A Catalan dining experience courtesy of augmented intelligence
Food is a powerful force. As a former nurse, someone who’s volunteered feeding hungry children in some of the poorest regions of the world and a healthcare technology executive, I’ve seen firsthand food’s power to bring people together and help them to learn from each other. So last month at Mobile World Congress when I had the opportunity to sit down to an intimate meal cooked by Michelin-starred chef Carles Abellán and talk augmented intelligence with other experts, I jumped at the invitation.
The meal began with an unexpected yet welcome combination of peach bloody mary and oysters, and ended with a strawberry cream cake. Throughout the meal, we shared a lively discussion on technology and how it’s affecting our world today. Back in the kitchen, an unseen guest aided the chef to bring the unique flavors — and vibrant discussions — to life: Chef Watson.
Chef Watson played an integral role in the dinner, acting as chef Abellán’s ultimate sous-chef. Chef Watson provided recommendations based on thousands of Catalan food pairings and recipes and data on the art of cooking itself. Watson was able to provide creative inspiration to an already incredible chef, truly using augmented intelligence to enhance human cognition. But what’s more is this pairing of art and the science of augmented intelligence prompted interesting conversation among myself and the other influencers on how AI can open up new possibilities in the world as we know it.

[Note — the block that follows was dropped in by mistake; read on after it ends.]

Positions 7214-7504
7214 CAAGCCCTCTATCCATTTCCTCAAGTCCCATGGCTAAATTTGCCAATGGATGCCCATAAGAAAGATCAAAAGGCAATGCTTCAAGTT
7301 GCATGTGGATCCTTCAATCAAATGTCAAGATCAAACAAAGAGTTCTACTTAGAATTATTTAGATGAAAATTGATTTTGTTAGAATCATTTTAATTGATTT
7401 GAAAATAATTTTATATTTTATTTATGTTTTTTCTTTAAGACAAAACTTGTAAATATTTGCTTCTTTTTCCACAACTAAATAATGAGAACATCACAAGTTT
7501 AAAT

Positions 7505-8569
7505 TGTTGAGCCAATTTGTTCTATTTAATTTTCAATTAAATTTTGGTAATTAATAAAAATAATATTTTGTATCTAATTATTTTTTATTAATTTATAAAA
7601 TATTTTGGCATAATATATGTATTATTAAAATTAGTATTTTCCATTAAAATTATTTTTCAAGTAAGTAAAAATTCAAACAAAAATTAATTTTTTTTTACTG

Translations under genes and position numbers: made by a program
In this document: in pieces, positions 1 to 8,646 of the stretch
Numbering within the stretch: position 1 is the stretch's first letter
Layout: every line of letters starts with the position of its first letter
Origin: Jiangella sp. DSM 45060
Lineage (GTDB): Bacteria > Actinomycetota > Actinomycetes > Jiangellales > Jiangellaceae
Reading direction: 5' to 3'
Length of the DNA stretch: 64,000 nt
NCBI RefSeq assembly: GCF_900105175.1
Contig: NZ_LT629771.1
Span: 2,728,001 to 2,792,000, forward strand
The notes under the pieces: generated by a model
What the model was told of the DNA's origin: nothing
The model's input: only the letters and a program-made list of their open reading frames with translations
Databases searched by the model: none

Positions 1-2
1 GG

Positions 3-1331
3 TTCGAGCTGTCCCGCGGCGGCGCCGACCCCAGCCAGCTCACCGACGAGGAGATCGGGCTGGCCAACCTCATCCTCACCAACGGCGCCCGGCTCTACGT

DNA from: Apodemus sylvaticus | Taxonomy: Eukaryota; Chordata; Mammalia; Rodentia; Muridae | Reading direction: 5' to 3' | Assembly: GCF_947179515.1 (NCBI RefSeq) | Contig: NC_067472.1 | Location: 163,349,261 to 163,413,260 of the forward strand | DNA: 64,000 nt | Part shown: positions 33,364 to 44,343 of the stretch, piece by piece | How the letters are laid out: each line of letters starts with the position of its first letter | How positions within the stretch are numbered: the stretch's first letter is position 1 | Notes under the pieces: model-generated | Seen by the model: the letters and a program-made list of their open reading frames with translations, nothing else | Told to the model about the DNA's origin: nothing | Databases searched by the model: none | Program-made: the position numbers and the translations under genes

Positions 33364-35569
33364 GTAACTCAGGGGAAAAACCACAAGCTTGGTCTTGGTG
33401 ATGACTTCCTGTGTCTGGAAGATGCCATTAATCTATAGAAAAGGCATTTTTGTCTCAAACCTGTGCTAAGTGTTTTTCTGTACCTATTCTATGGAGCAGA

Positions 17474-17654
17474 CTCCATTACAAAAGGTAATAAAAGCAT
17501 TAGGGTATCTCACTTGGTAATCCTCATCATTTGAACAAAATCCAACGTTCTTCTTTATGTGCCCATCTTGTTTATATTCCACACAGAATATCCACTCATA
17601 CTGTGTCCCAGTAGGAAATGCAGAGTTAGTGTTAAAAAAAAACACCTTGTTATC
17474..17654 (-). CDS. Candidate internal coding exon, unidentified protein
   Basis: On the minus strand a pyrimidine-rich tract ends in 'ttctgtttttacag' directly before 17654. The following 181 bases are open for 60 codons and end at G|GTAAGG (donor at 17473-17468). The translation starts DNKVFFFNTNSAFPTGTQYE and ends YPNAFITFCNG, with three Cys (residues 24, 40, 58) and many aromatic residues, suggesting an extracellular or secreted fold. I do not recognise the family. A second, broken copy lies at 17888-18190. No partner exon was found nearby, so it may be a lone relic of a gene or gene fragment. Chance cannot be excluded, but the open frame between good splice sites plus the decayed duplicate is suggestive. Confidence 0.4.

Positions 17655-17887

We talked about the value of data — both evident and imperceptible — and how we can use it to its fullest potential. As leaders, we all know that if we can’t tap into all our data and extract useful insights for business, it’s an exercise in process as opposed to adding true business value. The beauty of augmented intelligence is that massive amounts of data can be consumed and analyzed, so intelligence can be gleaned from seemingly imperceptible patterns — similar to food, spice and wine pairings that wouldn’t be evident but actually work well together.
Personalizing patient care
Or, in the case of our business at SimpleC, personalized behavioral therapies that help patients with cognitive decline feel less agitated and keep them on track to achieve their activities of daily living. From food to medicine to personalized experiences, the possibilities with augmented intelligence are infinite, no matter which industry you look at or what outcome you hope to achieve.
In healthcare, there’s a significant gap in the ratio of caregivers to patients. By 2029, the number of baby boomers will hit 71 million, according to Hospitals & Health Networks, rising from 41 million in 2011. While the number of caregivers is expected to rise, it will not keep up with demand, nor will every family be able to afford a personal caregiver. Data also suggests upwards of 66 percent of aging adults worry that they have neither the funds set aside nor the long-term care insurance that would enable them to afford the care they may need. This further compounds the issue of caregiver availability.